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Goodness knows, school leaders have had it tough for the last 10 months. As is regularly lamented and discussed on social media, the late and often last-minute updates from the Department for Education are reminiscent of the times when I would catch the public bus to school. They would never arrive in a timely fashion, often making me late and when they did come, for some reason, a whole bunch of them would arrive at the same time.

person using black laptop computer

Last week in another untimely update, the DfE announced a series of new things that they expect (statutorily) to appear on your school website.

Making updates to your school website in itself, shouldn’t prove to be too much of a problem for most schools. Whether you have one designed and maintained in-house or you have a bespoke or ‘off the shelf’ solution, adding content normally isn’t the issue.

The DfE’s guidance isn’t precisely clear however what needs to be updated as it depends upon what type of school you are as to what information needs to be added. To help, there are two specific documents which need to be examined:

What academies, free schools and colleges should publish online

What maintained schools must publish online

In both of these documents, there is a lot of information that needs unpicking and they do spend some time explaining exactly what and how these things should be displayed and in what level of detail. It is unclear what their motives are for adding in these new things however, as a statutory requirement, it is incumbent upon schools to ensure that these additions are made to your school websites.

the best advice I can give is to not just see this as a box-ticking exercise

Ostensibly, the requirements for things that are on your site are to be there for your key stakeholders, such as students, parents, guardians and other members and users within your school and the local community. Another key stakeholder who will be looking at your site is the Ofsted inspection team. A great way to ensure you offset any potential questions the Inspectorate may ask of your school is to ensure you not just have the correct information on your site but rather than seeing these things as a box-ticking exercise, why not see it as an opportunity to clearly represent your school life, its vision, ethos and values. It is a media-rich environment in which you get to tell your own story and can draw upon the insights of all of your school’s stakeholders.

What’s new?

The furore about these update requirements that have been published may be well placed but it is true that the Government publishes updates about school website requirements often a few times a year and it is always the job of schools to ensure school websites meet the requirements.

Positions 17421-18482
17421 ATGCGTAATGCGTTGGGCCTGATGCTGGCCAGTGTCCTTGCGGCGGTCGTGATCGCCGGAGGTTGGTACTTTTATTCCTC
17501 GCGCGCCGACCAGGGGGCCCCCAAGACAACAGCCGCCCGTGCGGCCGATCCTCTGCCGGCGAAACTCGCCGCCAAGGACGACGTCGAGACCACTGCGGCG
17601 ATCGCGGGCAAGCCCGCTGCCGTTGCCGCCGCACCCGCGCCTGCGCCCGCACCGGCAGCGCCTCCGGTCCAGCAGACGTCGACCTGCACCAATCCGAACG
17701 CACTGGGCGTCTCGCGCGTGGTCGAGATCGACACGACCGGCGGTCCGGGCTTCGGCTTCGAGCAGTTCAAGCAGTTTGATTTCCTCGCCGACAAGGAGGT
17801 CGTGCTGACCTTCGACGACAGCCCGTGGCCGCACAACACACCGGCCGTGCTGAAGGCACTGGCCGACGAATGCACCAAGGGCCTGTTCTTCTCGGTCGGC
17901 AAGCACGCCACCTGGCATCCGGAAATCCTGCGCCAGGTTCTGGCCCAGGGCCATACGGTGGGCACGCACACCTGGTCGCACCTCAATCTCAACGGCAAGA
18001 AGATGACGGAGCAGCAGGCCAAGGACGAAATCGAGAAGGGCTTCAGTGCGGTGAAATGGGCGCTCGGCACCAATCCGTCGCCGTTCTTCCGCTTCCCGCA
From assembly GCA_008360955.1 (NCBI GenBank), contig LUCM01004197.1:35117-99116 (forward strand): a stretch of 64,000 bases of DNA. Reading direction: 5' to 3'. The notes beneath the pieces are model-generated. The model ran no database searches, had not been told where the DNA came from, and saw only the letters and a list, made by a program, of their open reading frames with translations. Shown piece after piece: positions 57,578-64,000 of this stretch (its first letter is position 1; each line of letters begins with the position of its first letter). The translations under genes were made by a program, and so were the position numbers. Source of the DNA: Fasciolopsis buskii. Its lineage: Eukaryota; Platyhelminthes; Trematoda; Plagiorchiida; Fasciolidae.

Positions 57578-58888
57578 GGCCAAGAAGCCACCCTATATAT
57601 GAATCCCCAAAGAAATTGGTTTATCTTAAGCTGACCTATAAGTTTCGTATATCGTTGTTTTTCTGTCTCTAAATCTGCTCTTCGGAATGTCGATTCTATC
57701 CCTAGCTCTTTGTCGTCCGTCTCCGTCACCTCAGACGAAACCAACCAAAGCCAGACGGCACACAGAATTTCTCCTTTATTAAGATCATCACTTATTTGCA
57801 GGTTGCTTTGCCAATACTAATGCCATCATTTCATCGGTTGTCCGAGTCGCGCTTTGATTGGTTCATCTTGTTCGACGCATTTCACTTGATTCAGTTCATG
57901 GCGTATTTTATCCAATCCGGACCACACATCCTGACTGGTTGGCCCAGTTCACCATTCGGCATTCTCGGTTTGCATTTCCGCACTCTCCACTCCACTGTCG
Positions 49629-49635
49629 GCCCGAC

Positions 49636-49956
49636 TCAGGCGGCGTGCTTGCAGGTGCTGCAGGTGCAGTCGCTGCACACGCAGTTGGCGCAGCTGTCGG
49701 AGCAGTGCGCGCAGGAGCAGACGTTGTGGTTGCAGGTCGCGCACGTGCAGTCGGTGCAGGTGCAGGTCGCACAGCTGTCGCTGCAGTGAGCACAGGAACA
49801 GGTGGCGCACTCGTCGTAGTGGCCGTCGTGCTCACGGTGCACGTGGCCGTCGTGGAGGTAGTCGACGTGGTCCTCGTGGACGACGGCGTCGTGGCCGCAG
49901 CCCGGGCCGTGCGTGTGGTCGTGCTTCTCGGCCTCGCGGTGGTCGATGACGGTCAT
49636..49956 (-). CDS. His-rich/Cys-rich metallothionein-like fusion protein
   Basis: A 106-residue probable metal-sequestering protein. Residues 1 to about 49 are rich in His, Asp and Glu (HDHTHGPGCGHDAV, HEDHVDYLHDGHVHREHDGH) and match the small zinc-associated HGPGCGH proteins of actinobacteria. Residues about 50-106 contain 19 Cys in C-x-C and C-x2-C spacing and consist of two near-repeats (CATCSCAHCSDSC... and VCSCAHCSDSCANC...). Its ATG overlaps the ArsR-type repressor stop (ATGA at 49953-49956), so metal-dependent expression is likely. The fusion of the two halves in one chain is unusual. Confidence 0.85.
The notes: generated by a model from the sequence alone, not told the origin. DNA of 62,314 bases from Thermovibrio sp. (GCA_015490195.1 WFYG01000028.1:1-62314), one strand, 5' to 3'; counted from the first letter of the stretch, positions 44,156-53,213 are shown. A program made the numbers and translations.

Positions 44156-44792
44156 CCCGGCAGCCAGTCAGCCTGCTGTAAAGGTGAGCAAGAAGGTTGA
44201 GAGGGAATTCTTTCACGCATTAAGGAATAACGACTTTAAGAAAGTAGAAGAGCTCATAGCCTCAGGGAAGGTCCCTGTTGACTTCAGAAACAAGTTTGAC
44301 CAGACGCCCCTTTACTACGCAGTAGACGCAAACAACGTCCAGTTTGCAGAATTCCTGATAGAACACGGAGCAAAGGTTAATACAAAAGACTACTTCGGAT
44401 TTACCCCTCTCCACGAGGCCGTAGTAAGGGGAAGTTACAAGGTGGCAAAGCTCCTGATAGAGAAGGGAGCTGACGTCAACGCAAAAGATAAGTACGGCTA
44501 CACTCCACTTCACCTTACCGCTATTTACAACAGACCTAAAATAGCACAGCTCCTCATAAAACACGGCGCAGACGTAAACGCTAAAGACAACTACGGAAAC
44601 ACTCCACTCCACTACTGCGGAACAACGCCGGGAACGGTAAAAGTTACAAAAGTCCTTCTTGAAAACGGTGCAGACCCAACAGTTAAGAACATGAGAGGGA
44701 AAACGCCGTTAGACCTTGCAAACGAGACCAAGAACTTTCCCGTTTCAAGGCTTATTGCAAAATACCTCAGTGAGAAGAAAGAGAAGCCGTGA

Usually in September, but they can happen at any time and in these unusual times we live in, particularly as some of the updates are pertinent to the pandemic, it is understandable why they have been added to the list of requirements on your school website.

Coronavirus (COVID-19) catch-up premium

The guidance states that:

If your school gets the coronavirus (COVID-19) catch-up premium grant in the academic year 2020 to 2021, you should publish details of:

  • how it is intended that the grant will be spent
  • how the effect of this expenditure on the educational attainment of those pupils at the school will be assessed

Additionally, for Free Schools, Academies and Trusts:

Executive pay

You must publish how many employees have a gross annual salary and benefits of £100,000 or more. You should publish these figures in £10,000 increments. More details are included in paragraph 2.32 of the Academies financial handbook.

Whilst the two above new requirements are there it is also important to note that some of the pre-existing sections have been updated as well. There are updated sections on:

  • ‘Admission arrangements’,
  • ‘Ofsted reports’,
  • ‘Exam and assessment results’,
  • ‘Curriculum’,
  • ‘Pupil Premium’,
  • ‘Year 7 literacy and numeracy catch-up premium’,
  • ‘PE and Sport Premium for primary schools’,
  • ‘Equality objectives’ and
  • ‘Special educational needs and disabilities (SEND)’

…have all been updated too, so I would also advise checking what you have currently in place (as you might not have looked at it in a while!) and then amending your content on your site accordingly.

What else?

Of paramount importance to remember, your school website is your window to the world. It is your opportunity to share your stories, your vision, values, ethos, successes and to offset any questions you may face from all stakeholders in your community.

Yes, there are statutory duties, but the best advice I can give is to not just see this as a box-ticking exercise, but when, for example, sharing about your Curriculum, let the site itself reinforce your statements about that area. If for example, you are a school with a particular focus on outdoor learning or sports or technology – let that shine through in all areas of your website, not just in the section where you’re required to talk about your Curriculum.

Your website should ideally be an extension of your school life and it gives you a golden opportunity to inform and educate others about what makes your school so amazing before anyone ever visits the site (not that many will under a pandemic!).

I hope you’ve found this post useful. I don’t undertake school website development work but if you would like some recommendations of great companies who can support you, please get in touch via my contact form and I would be happy to share a few of those with you.

Thanks for reading.


Mark Anderson

Mark Anderson, @ICTEvangelist. Click here to learn more.

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